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Wednesday, January 29, 2020

Road Trip to Oberlin

Life goes on after the Gibson’s Bakery town–gown fiasco last year.



By Michael Cook

We are two hours removed from Pittsburgh as we roll into the small town of Oberlin, Ohio. It’s a gray day in early January. There’s a chill in the air, and few people are about. Students at the college make up half the population here, and most of them are away for winter break. As I look upon this quiet scene, I find myself thinking about the North Star.

In the years leading up to the Civil War, slaves fleeing the South for Canada used the North Star as their beacon and guide. The town of Oberlin served as an important stop along the Underground Railroad.

I am thinking, also, about Jason Molina, who graduated from Oberlin College in 1996. The songwriter was so captivated by the North Star that he used the image repeatedly in his lyrics. Molina died at an early age, but not before creating an extensive and admirable body of work. For my money, Molina’s song catalog may well be the most worthwhile thing to emerge from Oberlin College in the past 25 years.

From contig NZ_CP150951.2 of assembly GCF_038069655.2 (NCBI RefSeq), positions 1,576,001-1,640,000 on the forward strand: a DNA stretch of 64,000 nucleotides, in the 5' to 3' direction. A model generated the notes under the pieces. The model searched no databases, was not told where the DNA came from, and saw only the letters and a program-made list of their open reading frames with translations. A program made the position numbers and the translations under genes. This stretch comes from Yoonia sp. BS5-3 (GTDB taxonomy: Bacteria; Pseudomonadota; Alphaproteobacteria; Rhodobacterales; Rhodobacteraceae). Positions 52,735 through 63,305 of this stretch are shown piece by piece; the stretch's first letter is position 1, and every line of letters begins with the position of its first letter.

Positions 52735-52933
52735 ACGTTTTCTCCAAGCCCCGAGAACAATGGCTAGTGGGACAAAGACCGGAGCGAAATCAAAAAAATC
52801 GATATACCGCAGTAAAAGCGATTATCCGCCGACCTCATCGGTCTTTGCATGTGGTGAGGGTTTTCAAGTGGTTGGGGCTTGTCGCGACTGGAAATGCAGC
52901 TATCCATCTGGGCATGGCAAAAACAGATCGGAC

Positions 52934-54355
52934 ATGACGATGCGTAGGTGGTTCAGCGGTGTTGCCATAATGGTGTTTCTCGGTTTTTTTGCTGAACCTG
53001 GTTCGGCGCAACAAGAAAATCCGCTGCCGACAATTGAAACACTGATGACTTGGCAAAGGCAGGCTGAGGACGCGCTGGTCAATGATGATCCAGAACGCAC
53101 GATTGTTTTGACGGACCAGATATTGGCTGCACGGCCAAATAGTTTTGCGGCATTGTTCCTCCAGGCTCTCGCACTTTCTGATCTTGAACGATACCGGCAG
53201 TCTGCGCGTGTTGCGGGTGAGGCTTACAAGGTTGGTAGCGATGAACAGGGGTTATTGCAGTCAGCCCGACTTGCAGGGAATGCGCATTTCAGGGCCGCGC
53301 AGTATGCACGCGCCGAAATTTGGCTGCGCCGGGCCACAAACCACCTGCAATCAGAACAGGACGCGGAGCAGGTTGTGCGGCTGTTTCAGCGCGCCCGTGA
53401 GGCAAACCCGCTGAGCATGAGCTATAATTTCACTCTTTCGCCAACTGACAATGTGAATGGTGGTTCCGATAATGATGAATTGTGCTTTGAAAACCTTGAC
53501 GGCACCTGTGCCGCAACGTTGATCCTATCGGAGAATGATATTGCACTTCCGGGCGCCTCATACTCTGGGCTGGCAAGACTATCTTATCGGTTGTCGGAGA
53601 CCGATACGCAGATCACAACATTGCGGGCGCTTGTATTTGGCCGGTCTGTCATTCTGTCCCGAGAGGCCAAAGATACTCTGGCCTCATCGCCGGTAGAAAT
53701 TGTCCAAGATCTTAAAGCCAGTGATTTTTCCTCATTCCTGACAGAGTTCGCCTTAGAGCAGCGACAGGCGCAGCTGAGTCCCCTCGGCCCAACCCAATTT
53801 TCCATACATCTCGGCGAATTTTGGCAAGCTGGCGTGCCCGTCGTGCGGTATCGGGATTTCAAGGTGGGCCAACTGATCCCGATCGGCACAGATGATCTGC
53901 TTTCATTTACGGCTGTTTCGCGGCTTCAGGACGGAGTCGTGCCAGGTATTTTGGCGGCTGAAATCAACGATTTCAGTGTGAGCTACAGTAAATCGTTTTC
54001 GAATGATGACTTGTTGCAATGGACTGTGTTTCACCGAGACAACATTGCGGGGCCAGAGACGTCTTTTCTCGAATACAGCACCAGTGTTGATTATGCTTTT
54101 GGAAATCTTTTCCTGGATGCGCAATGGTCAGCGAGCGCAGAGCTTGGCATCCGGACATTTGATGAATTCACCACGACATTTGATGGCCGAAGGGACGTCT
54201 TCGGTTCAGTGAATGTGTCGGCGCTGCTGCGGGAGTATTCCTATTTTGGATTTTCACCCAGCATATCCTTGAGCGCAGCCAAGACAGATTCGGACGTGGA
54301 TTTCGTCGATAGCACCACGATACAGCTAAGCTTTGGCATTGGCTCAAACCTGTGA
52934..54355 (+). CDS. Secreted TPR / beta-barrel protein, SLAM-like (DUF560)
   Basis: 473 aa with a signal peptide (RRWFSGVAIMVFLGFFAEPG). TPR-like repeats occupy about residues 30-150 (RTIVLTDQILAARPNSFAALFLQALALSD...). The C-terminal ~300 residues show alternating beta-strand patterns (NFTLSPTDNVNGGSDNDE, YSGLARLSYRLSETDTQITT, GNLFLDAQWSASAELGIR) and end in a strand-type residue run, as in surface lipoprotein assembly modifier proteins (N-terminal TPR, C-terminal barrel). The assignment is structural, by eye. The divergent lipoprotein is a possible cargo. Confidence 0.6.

I interrupt my reveries to ease into a parking space alongside Tappan Square. It’s a bit early to check into the Hotel at Oberlin — the college’s new, ultra-green, and LEED-certified hostelry — which is situated just down the block, facing the square. In a sense, everything in Oberlin faces Tappan Square. This is where town and gown converge, and where woke culture routinely confronts Western civilization.

The first stop on our itinerary is Gibson’s Bakery, the sixth-generation family-owned business that sued Oberlin College for defamation and other torts and was awarded damages (including attorney fees) in excess of $30 million. Throughout the litigation, the college maintained a stubbornly imperious posture, and now, with the interest clock running, it has hired additional attorneys to file an appeal of the judgment. The president of the college, Carmen Twilley Ambar, insists that the trial verdict is merely “one step” in what “may turn out to be a lengthy and complex legal process.”

Read more at The American Spectator >>



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